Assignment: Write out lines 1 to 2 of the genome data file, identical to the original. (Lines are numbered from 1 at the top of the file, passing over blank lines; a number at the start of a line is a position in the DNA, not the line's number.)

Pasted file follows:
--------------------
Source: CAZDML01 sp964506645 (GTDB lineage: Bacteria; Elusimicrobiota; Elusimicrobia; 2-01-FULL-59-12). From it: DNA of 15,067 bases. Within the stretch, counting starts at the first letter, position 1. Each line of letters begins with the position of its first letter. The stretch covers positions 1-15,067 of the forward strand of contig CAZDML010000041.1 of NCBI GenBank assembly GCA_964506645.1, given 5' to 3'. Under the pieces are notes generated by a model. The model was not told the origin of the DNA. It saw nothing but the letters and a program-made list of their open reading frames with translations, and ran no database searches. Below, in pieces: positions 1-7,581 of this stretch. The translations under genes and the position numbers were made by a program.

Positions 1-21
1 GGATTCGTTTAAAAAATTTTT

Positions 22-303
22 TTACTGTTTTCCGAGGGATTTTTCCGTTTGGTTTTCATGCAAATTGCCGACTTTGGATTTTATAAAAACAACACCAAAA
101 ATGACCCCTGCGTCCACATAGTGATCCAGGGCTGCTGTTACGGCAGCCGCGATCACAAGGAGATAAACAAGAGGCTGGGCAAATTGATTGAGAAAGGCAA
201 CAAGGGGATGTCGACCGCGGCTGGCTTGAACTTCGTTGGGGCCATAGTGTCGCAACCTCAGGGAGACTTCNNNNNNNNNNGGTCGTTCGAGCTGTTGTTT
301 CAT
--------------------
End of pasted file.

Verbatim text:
Source: CAZDML01 sp964506645 (GTDB lineage: Bacteria; Elusimicrobiota; Elusimicrobia; 2-01-FULL-59-12). From it: DNA of 15,067 bases. Within the stretch, counting starts at the first letter, position 1. Each line of letters begins with the position of its first letter. The stretch covers positions 1-15,067 of the forward strand of contig CAZDML010000041.1 of NCBI GenBank assembly GCA_964506645.1, given 5' to 3'. Under the pieces are notes generated by a model. The model was not told the origin of the DNA. It saw nothing but the letters and a program-made list of their open reading frames with translations, and ran no database searches. Below, in pieces: positions 1-7,581 of this stretch. The translations under genes and the position numbers were made by a program.

Positions 1-21